Figure 1 The CCoAOMT gene family in Nicotiana tabacum. (A) The phylogenetic tree of the CCoAOMT gene family in Nicotiana tabacum and Arabidopsis thaliana. A neighbor-joining (NJ) tree is reconstructed using the MEGA program version 7.0. Sequences are aligned by Muscle. Bootstrap values (expressed as percentages of 1,000 replications) are shown at branch points. (B) Relative expression analysis of the primary CCoAOMTs in the leaf. (C) Relative expression analysis of the primary CCoAOMTs in the root.
Generation and characterization of double mutant ccoaomt6 ccoaomt6l
We used CRISPR/Cas9 technology to generate a ccoaomt6 ccoaomt6l double mutant. A common sgRNA target (5′-TTGCCCGTAATCCAAAAGGCTGG-3′) in the two genes was selected (Figure 2A). The CRISPR construct was transformed into wild-type Nicotiana tabacum, and the homozygous double mutant was obtained. The double mutant contained a nucleotide insertion in the target sites of CCoAOMT6 and CCoAOMT6L, leading to frameshift mutation, separately (Figure 2B). Under natural conditions, compared with the wild type, the mutant has a longer squaring stage, darker green leaves, and vigorous growth and development (Figure 2C). Statistical analysis showed that the plant height, leaf length, and leaf width were significantly increased (p < 0.01) (Figure 2D).
Figure 2 Sequence and phenotype of the CRISPR/Cas9 mutant. (A) Diagram of CCoAOMT6 and CCoAOMT6L showing the target site for CRISPR/Cas9 technology. The CDS and UTR regions are indicated by the black box and white box, separately. (B) The sequence in the ccoaomt6ccoaomt6l double mutant. (C) The appearance of the WT (left) and ccoaomt6ccoaomt6l double mutant (right). (D) The agronomic traits of WT and ccoaomt6ccoaomt6l double mutant. The data are presented as mean ± s.d., n = 10. (E) Determination of total lignin and lignin monomer content. (F) Determination of the S/G ratio between the wild-type and double mutant. (G) Determination of total sugar and reducing sugar content. The data are presented as mean ± s.d., n = 5. *P < 0.05, **P < 0.01, Student’s tests.
Knockout of CCoAOMT6 and CCoAOMT6L increases the S/G ratio of lignin monomers
CCoAOMT is the key methylation enzyme of caffeoyl-CoA, which produces feruloyl-CoA, and is the upstream component of G-lignin and S-lignin monomers. Therefore, we also detected the total lignin content and lignin monomer content in the wild type and the double mutant. The results showed that there was no significant difference in total lignin content between the mutant and the control; however, S-lignin content increased by around 27.5% and G-lignin content decreased by around 24.3% (Figure 2E), thus increasing the S/G ratio by nearly 68.4% (Figure 2F). The above results prove that tobacco CCoAOMT can control the type of lignin monomer by influencing the step of caffeoyl-CoA converting to feruloyl-CoA.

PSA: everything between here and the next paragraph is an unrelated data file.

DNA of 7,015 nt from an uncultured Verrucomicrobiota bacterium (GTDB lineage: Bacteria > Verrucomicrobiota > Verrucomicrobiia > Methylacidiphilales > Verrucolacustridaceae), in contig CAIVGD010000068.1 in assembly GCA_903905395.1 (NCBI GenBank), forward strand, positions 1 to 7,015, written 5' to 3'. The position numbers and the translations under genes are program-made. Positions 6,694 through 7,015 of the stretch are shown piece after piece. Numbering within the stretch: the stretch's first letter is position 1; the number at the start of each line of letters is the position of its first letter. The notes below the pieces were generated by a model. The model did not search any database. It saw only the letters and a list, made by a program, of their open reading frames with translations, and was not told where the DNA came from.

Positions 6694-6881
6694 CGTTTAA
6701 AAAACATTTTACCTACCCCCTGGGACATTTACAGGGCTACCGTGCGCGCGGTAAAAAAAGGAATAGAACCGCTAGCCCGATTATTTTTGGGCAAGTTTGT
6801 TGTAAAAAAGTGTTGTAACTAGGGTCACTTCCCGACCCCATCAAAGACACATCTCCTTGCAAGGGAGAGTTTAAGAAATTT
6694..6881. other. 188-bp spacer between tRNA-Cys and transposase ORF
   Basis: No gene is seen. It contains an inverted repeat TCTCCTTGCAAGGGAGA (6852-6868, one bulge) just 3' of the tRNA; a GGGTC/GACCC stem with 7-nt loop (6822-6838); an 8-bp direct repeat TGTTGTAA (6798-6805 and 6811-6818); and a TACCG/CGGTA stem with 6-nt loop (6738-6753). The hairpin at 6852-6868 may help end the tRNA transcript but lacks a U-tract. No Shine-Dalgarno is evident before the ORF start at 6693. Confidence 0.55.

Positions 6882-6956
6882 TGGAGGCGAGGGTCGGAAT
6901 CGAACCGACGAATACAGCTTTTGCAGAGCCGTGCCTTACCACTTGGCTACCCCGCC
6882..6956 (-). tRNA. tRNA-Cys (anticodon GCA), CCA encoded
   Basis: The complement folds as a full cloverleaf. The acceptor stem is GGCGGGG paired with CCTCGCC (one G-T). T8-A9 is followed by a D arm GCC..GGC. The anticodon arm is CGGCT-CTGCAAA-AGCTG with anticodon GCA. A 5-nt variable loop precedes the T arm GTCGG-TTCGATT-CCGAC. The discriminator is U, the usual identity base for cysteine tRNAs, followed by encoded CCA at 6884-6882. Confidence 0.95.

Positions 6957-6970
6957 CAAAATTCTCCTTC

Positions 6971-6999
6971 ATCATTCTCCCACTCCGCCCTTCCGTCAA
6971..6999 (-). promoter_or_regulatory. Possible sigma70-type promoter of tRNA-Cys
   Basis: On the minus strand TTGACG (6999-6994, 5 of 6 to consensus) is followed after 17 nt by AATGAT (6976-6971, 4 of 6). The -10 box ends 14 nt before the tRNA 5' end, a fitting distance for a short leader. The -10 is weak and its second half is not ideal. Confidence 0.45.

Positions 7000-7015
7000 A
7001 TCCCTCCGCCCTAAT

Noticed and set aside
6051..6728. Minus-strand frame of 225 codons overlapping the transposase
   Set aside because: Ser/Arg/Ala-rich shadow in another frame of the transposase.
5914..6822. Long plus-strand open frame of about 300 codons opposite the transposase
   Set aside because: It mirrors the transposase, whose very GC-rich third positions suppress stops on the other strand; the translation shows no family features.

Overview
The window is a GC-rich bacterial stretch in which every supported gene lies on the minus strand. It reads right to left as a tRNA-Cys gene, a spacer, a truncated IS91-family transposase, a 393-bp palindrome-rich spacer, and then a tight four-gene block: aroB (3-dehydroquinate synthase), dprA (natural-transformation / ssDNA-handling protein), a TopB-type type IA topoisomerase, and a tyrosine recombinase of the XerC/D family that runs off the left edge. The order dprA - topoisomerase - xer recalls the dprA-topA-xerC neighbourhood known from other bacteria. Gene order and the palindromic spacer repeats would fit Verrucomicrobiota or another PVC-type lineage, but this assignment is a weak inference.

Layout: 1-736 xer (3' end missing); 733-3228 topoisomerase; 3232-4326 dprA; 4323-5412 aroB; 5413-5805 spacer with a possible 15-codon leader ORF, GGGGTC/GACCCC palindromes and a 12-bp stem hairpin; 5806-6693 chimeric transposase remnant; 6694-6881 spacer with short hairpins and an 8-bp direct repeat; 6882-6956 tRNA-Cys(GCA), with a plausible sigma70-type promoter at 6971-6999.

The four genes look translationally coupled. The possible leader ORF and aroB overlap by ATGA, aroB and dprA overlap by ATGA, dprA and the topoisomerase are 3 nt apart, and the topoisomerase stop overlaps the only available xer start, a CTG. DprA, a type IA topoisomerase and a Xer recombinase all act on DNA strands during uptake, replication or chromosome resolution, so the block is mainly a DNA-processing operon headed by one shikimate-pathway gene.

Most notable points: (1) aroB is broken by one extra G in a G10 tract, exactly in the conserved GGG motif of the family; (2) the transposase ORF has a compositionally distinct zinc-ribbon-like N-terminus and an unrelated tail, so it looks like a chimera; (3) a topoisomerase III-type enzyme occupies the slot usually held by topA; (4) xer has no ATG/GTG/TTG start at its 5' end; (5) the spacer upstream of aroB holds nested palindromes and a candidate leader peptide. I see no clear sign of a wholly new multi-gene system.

Furthermore, we detected the content of total sugar and reducing sugar that are important for plant growth and development. Compared with the wild type, the total sugar content in the double mutant leaves decreased by 11.0%, and the reducing sugar content decreased by 14.3% (Figure 2G), indicating that the decomposition of sugar may have promoted the synthesis of lignin monomers. In general, the mutation of CCoAOMT6 and CCoAOMT6L has improved the economic traits of tobacco.
Knockout of CCoAOMT6 and CCoAOMT6L improves tobacco disease resistance
Bacterial wilt and brown spot are the main diseases of tobacco plants, caused by Ralstonia solanacearum infection and Alternaria alternata infection, respectively. To further study the effect of the changes in lignin monomer composition caused by CCoAOMT6 and CCoAOMT6L knockout on tobacco disease resistance, Ralstonia solanacearum and Alternaria alternata strains were inoculated on the wild-type and double-mutant leaves, respectively, according to the methods of Guo et al. (2004)and Ma et al. (2017). The disease lesion diameter around the inoculation sites was measured after 72 h of inoculation. It was found that on the wild-type tobacco leaves, the bacterial wilt disease symptoms were obvious and the brown spot disease symptoms developed rapidly. For the mutant leaves, however, the bacterial wilt disease either did not appear or developed slowly, and the development of brown spot diseases disease symptoms is relatively slow (Figures 3A–C).